September 2016

This Day in History… September 12, 1913

Birth Of Superstar Athlete Jesse Owens

U.S. #3185j – From the Celebrate the Century series.

U.S. #3185j – From the Celebrate the Century series.

Born on September 12, 1913, Jesse Owens broke several track and field records and won four Olympic gold medals. He was ranked as the greatest athlete in the history of his sport.

The youngest of ten children, Owens spent his childhood in Alabama and then Ohio. He took on various jobs as a child to help out the family, including delivering groceries, loading freight cars, and working in a shoe repair store. He discovered his passion for running at an early age, which eventually earned him national attention in high school when he tied the world record for the 100-yard dash.

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This Day in History… September 11, 2001

9/11 Terrorist Attacks And The Fate Of The Ground Zero Flag  

U.S. #B2 – This Semi-postal stamp raised funds to assist the families of emergency relief personnel killed or permanently disabled in the 9/11 terrorist attacks.

U.S. #B2 – This Semi-postal stamp raised funds to assist the families of emergency relief personnel killed or permanently disabled in the 9/11 terrorist attacks.

At 8:46 a.m. on the morning of September 11, 2001, American Airlines Flight 11 crashed into the North Tower of New York City’s World Trade Center, changing our world forever. Before the day was over, close to 3,000 people would lose their lives, and countless heroes would be made. From that day forward, the term “9/11” would symbolize both disaster and heroics.

One of the most enduring images of the day was captured by photographer Thomas E. Franklin, and is pictured on the U.S. semipostal stamp, #B2.

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This Day in History… September 10, 1813

The Battle of Lake Erie 

U.S. #4805 pictures Perry in a small boat transferring from his flagship to the Niagara.

U.S. #4805 pictures Perry in a small boat transferring from his flagship to the Niagara.

On September 10, 1813, Oliver Hazard Perry won an important War of 1812 victory on Lake Erie.

Shortly after the United States declared war in 1812, Great Britain seized control of Lake Erie; already having two ships in service there – the Queen Charlotte and the General Hunter. At the time, the Americans only had one ship on the lake, the USS Adams, which was later captured by the British when they took Detroit.

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This Day in History… September 9, 1850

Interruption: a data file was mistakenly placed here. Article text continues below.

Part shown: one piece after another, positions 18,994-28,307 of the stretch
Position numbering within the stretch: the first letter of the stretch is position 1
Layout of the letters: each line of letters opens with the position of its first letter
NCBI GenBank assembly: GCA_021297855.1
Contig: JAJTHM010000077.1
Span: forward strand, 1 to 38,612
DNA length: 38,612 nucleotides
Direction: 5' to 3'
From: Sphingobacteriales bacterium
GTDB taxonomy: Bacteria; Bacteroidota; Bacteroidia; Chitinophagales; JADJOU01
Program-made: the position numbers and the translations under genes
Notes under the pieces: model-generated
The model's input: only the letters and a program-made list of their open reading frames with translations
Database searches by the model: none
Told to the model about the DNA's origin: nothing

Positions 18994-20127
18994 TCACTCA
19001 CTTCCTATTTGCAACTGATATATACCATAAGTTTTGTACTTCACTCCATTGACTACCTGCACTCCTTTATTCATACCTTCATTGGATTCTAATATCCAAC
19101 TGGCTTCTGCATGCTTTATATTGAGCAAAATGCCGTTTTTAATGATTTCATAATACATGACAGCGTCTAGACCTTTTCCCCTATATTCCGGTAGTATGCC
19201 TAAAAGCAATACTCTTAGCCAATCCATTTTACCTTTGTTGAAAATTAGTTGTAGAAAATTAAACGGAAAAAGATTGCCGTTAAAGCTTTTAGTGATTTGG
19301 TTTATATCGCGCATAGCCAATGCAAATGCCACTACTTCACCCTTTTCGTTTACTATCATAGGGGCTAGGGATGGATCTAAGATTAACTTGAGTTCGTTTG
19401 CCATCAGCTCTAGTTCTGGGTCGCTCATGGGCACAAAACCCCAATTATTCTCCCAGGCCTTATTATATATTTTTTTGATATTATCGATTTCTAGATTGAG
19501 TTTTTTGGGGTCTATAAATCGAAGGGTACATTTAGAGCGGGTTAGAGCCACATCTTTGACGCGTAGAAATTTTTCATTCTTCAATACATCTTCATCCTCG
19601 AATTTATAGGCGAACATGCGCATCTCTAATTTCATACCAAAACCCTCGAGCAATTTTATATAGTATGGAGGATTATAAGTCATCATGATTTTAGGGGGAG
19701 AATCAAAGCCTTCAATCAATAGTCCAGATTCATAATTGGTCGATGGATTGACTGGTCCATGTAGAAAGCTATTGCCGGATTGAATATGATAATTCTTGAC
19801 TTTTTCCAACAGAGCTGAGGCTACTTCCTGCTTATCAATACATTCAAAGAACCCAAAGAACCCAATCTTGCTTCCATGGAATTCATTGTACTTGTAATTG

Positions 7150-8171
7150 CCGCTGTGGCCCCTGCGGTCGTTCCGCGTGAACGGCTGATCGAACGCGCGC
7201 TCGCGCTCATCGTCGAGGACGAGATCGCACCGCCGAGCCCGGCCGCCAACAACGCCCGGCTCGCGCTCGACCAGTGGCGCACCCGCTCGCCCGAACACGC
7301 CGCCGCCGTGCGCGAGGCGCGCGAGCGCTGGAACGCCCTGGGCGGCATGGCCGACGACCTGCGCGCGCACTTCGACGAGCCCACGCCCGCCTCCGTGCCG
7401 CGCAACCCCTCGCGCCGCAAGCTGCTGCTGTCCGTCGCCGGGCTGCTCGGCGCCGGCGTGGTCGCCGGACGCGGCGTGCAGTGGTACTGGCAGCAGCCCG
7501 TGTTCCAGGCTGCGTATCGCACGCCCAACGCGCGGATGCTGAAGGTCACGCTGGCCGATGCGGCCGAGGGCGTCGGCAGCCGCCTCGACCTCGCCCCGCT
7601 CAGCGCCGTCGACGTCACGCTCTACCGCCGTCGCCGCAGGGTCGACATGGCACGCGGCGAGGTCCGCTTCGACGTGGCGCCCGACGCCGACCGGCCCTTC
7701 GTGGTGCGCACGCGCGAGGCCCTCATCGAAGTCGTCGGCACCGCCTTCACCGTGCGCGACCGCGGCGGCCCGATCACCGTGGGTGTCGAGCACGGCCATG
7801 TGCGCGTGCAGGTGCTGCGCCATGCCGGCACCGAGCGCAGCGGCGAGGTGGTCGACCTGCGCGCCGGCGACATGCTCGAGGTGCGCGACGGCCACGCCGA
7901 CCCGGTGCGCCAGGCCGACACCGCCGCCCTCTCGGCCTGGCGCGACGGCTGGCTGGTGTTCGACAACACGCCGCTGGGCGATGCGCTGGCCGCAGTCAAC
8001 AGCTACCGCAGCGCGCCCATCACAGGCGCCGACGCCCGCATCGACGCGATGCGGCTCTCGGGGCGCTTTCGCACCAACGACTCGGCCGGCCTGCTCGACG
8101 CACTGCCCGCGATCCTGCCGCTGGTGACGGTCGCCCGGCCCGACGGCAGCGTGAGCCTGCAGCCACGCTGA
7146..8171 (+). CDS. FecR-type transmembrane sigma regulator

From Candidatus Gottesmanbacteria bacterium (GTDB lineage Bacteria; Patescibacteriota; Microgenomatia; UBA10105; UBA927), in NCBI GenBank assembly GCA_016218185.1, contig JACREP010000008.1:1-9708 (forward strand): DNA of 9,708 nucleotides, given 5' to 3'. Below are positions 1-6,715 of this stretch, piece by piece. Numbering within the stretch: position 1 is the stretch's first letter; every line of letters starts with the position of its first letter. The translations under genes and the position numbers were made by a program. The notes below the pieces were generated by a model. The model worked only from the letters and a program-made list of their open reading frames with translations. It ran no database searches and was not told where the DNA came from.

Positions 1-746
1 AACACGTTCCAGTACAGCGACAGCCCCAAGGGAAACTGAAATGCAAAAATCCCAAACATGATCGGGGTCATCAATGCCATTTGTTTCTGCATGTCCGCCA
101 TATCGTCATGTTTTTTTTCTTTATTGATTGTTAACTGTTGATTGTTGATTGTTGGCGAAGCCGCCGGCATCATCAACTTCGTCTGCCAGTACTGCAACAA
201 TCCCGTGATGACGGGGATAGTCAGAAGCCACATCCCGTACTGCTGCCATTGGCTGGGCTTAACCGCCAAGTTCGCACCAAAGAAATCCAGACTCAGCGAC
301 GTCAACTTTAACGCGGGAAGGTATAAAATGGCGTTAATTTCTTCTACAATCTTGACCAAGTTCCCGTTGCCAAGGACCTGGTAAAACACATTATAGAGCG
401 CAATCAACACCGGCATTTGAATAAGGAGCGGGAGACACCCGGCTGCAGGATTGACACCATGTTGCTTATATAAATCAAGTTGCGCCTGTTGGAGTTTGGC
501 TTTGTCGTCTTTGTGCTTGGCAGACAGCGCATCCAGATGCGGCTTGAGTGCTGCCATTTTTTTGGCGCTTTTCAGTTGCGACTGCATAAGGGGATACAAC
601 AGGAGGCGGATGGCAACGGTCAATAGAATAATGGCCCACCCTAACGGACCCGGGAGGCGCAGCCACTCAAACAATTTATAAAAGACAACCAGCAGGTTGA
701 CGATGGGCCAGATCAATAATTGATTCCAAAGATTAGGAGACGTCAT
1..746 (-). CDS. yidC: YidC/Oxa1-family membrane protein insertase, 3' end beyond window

California Admitted to the Union 

U.S. #1373 pictures the Carmel Mission belfry.

U.S. #1373 pictures the Carmel Mission belfry.

On September 9, 1850, California became America’s 31st state.

Long before Europeans first explored California, it was inhabited by as many as 300,000 Indians.  The Hupa and Pomo tribes lived in the north, the Maidu in the central region, and the Yuma in the south. Because of the region’s high mountains and vast deserts, these groups were isolated from one another, as well as from people farther east.

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This Day in History… September 8, 1966

Star Trek Premieres 

U.S. #3188e – From the Celebrate the Century series.

U.S. #3188e – From the Celebrate the Century series.

On September 8, 1966, the first episode of Star Trek premiered on television.

In the 1950s and 60s, Gene Roddenberry worked on a number of successful television shows, including several series about the Old West. A long-time fan of science fiction, he began to think about the idea of combining these two interests.

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This Day in History… September 7, 1927

Farnsworth’s First T.V. Demonstration

U.S. #2058 pictures Farnsworth and first television camera.

U.S. #2058 pictures Farnsworth and first television camera.

On September 7, 1927, inventor Philo T. Farnsworth made his first successful presentation of the “image dissector,” a crucial part of the first televisions.

Farnsworth was born August 19, 1906 in Beaver, Utah. He spent the first decade of his life in a small log cabin there, before his family moved to a relative’s 240-acre ranch near Rigby, Idaho.

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Posted in September 2016, This Day in History | 10 Comments